What if your old smartphone could hide in a forest, listen to poachers and illegal loggers and report incidents directly to the authorities?
This is the solution a California-based group Rainforest Connection has found to save our vulnerable forests.
Old android smartphones are fixed in a waterproof casing, with a solar charger and mounted high in the tree canopy where they are hard to see.
Each device continuously captures all ambient sound, and can detect the sounds of destructive activities - such as logging/chainsaws - up to one kilometre in the distance.
When the phone picks up the sound of a chainsaw, gun shot, distress, the device transmits an alert to a cloud server which in turn sends an SMS message to first responders.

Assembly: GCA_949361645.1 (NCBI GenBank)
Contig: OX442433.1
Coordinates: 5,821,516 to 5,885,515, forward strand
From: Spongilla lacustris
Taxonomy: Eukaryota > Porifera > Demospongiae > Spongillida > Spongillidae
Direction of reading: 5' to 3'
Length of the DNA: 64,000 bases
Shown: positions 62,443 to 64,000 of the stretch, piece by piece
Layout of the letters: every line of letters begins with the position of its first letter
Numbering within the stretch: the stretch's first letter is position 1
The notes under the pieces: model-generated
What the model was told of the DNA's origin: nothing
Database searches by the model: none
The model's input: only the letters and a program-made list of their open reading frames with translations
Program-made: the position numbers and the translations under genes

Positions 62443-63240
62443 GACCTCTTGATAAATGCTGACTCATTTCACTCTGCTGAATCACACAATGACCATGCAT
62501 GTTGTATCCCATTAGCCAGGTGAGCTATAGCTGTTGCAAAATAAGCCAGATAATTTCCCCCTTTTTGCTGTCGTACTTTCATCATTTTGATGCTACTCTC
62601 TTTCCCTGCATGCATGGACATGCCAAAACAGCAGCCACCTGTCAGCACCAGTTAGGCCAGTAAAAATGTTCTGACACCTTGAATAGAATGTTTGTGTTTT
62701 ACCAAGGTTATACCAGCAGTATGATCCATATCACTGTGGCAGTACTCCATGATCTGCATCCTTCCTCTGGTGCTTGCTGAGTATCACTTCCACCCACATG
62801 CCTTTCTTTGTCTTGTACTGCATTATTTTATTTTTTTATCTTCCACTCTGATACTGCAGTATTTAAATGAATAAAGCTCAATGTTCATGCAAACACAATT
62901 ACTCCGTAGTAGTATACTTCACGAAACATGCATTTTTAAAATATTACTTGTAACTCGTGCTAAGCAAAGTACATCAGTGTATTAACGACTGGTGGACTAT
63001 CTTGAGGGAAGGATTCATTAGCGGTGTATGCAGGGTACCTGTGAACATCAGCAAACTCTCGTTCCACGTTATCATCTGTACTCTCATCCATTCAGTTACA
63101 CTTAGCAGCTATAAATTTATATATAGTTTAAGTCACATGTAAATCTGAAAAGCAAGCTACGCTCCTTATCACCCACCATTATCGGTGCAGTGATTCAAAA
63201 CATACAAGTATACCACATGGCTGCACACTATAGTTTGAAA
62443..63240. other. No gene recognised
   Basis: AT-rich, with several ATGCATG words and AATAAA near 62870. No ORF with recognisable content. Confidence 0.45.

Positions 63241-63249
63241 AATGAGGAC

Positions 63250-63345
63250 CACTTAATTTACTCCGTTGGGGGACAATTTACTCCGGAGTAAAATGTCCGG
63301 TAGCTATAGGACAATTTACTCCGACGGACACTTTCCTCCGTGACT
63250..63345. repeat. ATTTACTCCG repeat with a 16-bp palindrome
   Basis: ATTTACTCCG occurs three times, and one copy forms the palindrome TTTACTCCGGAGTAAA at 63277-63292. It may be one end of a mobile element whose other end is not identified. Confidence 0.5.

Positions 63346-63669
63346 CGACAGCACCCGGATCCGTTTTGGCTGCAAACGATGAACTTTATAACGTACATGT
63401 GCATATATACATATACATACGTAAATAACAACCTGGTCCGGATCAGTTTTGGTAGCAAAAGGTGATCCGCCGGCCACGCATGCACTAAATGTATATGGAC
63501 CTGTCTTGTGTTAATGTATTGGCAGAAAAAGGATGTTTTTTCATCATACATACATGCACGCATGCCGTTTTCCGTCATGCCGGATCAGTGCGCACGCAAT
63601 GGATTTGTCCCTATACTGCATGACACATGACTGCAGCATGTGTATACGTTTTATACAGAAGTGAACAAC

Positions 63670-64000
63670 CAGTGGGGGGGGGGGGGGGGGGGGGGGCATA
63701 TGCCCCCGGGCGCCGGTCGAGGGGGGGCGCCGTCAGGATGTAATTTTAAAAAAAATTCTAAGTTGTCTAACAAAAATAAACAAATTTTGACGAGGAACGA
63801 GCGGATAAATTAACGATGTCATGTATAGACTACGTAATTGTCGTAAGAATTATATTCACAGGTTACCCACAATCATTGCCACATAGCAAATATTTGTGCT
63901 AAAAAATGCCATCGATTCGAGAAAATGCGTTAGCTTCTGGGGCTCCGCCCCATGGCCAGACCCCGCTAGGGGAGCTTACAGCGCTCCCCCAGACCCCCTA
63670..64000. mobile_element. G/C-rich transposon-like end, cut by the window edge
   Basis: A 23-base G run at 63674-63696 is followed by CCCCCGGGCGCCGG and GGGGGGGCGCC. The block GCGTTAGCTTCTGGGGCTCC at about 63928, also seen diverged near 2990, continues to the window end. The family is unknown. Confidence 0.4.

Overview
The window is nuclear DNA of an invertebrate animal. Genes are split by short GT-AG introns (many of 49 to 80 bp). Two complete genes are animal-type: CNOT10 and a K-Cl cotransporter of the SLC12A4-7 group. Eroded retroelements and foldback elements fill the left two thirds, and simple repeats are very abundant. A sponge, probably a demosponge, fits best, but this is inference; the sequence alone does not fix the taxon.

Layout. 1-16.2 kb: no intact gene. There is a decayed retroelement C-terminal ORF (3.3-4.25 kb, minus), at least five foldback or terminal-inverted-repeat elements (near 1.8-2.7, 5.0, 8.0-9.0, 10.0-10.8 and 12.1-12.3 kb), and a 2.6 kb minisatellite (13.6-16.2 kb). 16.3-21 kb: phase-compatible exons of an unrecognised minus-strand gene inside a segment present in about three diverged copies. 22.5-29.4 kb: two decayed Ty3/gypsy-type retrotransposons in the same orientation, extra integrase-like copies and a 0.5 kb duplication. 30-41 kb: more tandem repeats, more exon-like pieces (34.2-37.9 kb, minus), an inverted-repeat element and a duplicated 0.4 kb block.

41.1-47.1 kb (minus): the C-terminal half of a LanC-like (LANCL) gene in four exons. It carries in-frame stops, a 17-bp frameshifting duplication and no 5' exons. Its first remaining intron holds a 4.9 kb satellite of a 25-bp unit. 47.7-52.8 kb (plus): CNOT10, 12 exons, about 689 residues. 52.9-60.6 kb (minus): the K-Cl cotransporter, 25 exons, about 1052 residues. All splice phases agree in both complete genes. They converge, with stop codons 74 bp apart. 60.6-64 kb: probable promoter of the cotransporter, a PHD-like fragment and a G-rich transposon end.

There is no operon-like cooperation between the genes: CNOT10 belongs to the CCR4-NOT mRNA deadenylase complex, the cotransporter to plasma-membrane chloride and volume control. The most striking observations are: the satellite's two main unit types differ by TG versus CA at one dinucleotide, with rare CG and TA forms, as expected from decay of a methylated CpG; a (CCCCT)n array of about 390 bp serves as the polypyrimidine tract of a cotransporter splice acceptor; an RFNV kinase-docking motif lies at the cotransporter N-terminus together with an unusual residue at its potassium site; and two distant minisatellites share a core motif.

"The forest can speak - and you can hear it. They can hear the first saw, they can hear the rifle shots when people are shooting animals and shouldn't be. They can tell when the forest is under attack by people who are breaking the law," said Neil Young, the creator of the project.
Each phone can protect an area of 300 hectares of forest.
In the Kalaweit Supayang Nature Reserve in West Sumatra, Indonesia, the system has been in place for an year, and protected 135 hectare from illegal loggers, Scientific American reported.